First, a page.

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Belarus reiterates warning about threat of medium and shorter-range missiles in Europe

Politics 27.09.2019 | 13:13
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MINSK, 27 September (BelTA) – Belarus urges other countries to draw up a declaration of responsible countries on the non-deployment of medium and shorter-range missiles in Europe, Belarus' Minister of Foreign Affairs Vladimir Makei said as he addressed the General Debate of the 74th session of the UN General Assembly in New York on 27 September.

The Treaty on the Elimination of Intermediate-Range and Shorter-Range Missiles (INF Treaty) became ineffective in August 2019. The treaty was one of the pillars of the modern disarmament architecture and one of the symbols of the end of the Cold War.

“There is now a real danger that such missiles, with a flying time of several minutes, will be deployed in various regions, including in Europe. This will inevitably entail increased tension, a new spiral of political and military confrontation, as well as an increased risk of a nuclear apocalypse. This is why we urge immediate concerted action to preserve the achievements of the INF Treaty in our common home – in Europe,” the minister said.

Speaking at the international conference on countering terrorism in Minsk on 3 September, President Aleksandr Lukashenko said that Belarus did not intend to produce or deploy these missiles provided that such weapons would not pose a threat to the country's security. The Belarusian president suggested that responsible countries draw up a declaration on the non-deployment of medium and shorter-range missiles in Europe.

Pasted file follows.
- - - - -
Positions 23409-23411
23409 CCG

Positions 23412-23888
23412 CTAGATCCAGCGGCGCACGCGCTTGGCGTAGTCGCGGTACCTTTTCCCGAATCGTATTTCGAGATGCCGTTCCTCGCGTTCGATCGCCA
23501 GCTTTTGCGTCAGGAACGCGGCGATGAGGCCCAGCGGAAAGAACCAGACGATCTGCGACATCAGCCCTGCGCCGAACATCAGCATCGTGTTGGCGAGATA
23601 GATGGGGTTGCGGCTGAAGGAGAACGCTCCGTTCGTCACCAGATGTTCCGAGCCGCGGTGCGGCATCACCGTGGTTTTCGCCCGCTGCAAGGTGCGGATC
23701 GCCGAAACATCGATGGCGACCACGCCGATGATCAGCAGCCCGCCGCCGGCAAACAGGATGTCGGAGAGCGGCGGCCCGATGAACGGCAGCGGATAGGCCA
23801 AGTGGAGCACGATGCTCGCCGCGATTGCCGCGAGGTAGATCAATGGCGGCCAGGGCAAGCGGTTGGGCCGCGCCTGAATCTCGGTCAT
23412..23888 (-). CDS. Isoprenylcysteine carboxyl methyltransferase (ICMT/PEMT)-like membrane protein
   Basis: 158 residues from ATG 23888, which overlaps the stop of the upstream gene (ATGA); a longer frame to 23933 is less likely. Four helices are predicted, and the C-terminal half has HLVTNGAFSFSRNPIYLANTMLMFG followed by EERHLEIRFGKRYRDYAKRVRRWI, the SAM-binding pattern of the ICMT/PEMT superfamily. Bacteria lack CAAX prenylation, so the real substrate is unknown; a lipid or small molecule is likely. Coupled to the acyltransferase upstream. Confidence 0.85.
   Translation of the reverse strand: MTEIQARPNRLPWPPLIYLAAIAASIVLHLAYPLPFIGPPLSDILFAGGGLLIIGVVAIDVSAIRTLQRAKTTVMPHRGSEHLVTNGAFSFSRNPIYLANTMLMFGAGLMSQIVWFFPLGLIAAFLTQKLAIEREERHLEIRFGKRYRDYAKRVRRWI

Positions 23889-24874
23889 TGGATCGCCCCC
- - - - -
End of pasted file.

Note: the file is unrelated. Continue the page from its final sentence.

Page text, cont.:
“Our country urges to start working on the draft declaration as soon as possible. We call upon states on both sides of the Atlantic, who care about the fate of humanity, to support us in this endeavor. The United Nations and the Organization for Security and Cooperation in Europe could be proper venues for this work,” Vladimir Makei said.

The key element of this document is for the governments to set out clear and firm commitments by countries not to deploy medium- and shorter-range missiles on their territory and to abandon their production. “We understand that the implementation of the initiative will require political will and involve a laborious negotiation process. Wise men used to say, ‘The one who walks finishes the journey' [Viam supervadet vadens]. After all, ideas for the treaties on the prohibition of chemical and biological weapons, on the reduction of nuclear arsenals, and on conventional weapons were also once considered a pipe dream,” the minister said.

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